Former Sun editor Kelvin MacKenzie earned boos and catcalls from the Question Time audience after suggesting people are “not struggling” and are “better off now than they have ever been”.
The TV pundit was rowing with Labour MP Cat Smith over whether the state should be funding the struggling steel industry when he suggested Britons are “thriving”. He appeared to shrug off her invitation to visit a food bank in her Lancashire constituency.
While some would point to a growing economy and record unemployment, others argued inequality is growing and there is vast regional and local differences in wealth - as well as hundreds of thousands of food parcels being relied upon.
The flagship BBC political show, which was returning after the Christmas break, was criticised for the right-wing bias of the panel even before it started - but the audience appeared to be dominated by doctors defending the profession for striking over pay and conditions.
In one of the more provocative exchanges, Mr MacKenzie took issue with the notion of a state bail-out to create steel industry jobs because it would mean making “steal that no-one wants to buy at any price”.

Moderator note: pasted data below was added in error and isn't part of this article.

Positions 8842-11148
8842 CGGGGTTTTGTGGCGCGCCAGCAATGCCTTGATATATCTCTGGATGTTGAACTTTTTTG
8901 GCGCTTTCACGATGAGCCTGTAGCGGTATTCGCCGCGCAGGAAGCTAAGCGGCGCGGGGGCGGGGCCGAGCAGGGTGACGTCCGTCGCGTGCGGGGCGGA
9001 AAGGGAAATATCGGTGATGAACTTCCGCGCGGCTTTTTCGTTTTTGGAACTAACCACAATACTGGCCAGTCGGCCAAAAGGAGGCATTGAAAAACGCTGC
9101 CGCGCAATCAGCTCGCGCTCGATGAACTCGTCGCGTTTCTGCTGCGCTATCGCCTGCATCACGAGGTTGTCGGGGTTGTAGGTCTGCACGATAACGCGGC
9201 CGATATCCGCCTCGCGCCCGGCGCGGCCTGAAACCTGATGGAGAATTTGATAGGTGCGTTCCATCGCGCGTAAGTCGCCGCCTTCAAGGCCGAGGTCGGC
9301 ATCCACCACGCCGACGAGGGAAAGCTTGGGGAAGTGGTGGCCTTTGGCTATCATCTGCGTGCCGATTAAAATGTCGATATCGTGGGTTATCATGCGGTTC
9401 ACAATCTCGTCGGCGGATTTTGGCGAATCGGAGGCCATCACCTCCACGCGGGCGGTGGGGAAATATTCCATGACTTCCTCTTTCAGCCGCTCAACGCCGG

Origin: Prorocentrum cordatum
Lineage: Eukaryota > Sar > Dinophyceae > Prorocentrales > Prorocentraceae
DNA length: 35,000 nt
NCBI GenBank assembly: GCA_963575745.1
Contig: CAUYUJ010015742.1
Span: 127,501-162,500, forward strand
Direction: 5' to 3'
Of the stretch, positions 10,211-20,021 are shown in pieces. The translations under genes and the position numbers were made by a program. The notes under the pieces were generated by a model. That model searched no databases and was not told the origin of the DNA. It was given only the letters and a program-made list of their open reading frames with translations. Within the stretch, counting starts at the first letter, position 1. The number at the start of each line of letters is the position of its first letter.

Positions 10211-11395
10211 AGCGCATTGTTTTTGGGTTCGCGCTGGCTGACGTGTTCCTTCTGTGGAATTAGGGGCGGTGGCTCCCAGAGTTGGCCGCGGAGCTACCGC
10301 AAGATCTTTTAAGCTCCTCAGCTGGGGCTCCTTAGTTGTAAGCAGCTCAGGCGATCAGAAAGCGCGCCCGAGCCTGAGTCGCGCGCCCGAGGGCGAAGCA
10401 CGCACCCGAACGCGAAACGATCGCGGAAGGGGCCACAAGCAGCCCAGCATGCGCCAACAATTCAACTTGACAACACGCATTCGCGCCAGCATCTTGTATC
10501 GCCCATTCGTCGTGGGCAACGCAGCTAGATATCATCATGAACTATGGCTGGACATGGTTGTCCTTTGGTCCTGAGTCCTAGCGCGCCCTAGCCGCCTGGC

He went on: “From the left we always get the same thing, turn on the printing machine. Explain to this audience how their money is going to keep people in work.”
Ms Smith, MP for Lancaster and Fleetwood and a member of Jeremy Corbyn’s front bench, replied: “It’s funny how you manage to find money for war but not enough to support people in this country with jobs.
Mr MacKenzie hit back: “Is that what you are saying - you would rather create steel in one part of the country …. rather than go to war.”
“It’s about priorities,” Ms Smith responded. “I want to be on the side of working people in this country who are quite frankly struggling right now. There is a reason we are seeing an increase in food banks.”
But Mr MacKenzie was having none of it, as the Labour MP urged the journalist to “come with me to my local food bank”.
“Oh, working people,” he opined. “They are not struggling right now. They are better off now than they have ever been. You’ve got no idea.
“They are not struggling. They are thriving. You’re in London. The global capital of the world. Ridiculous.”Suggest a correction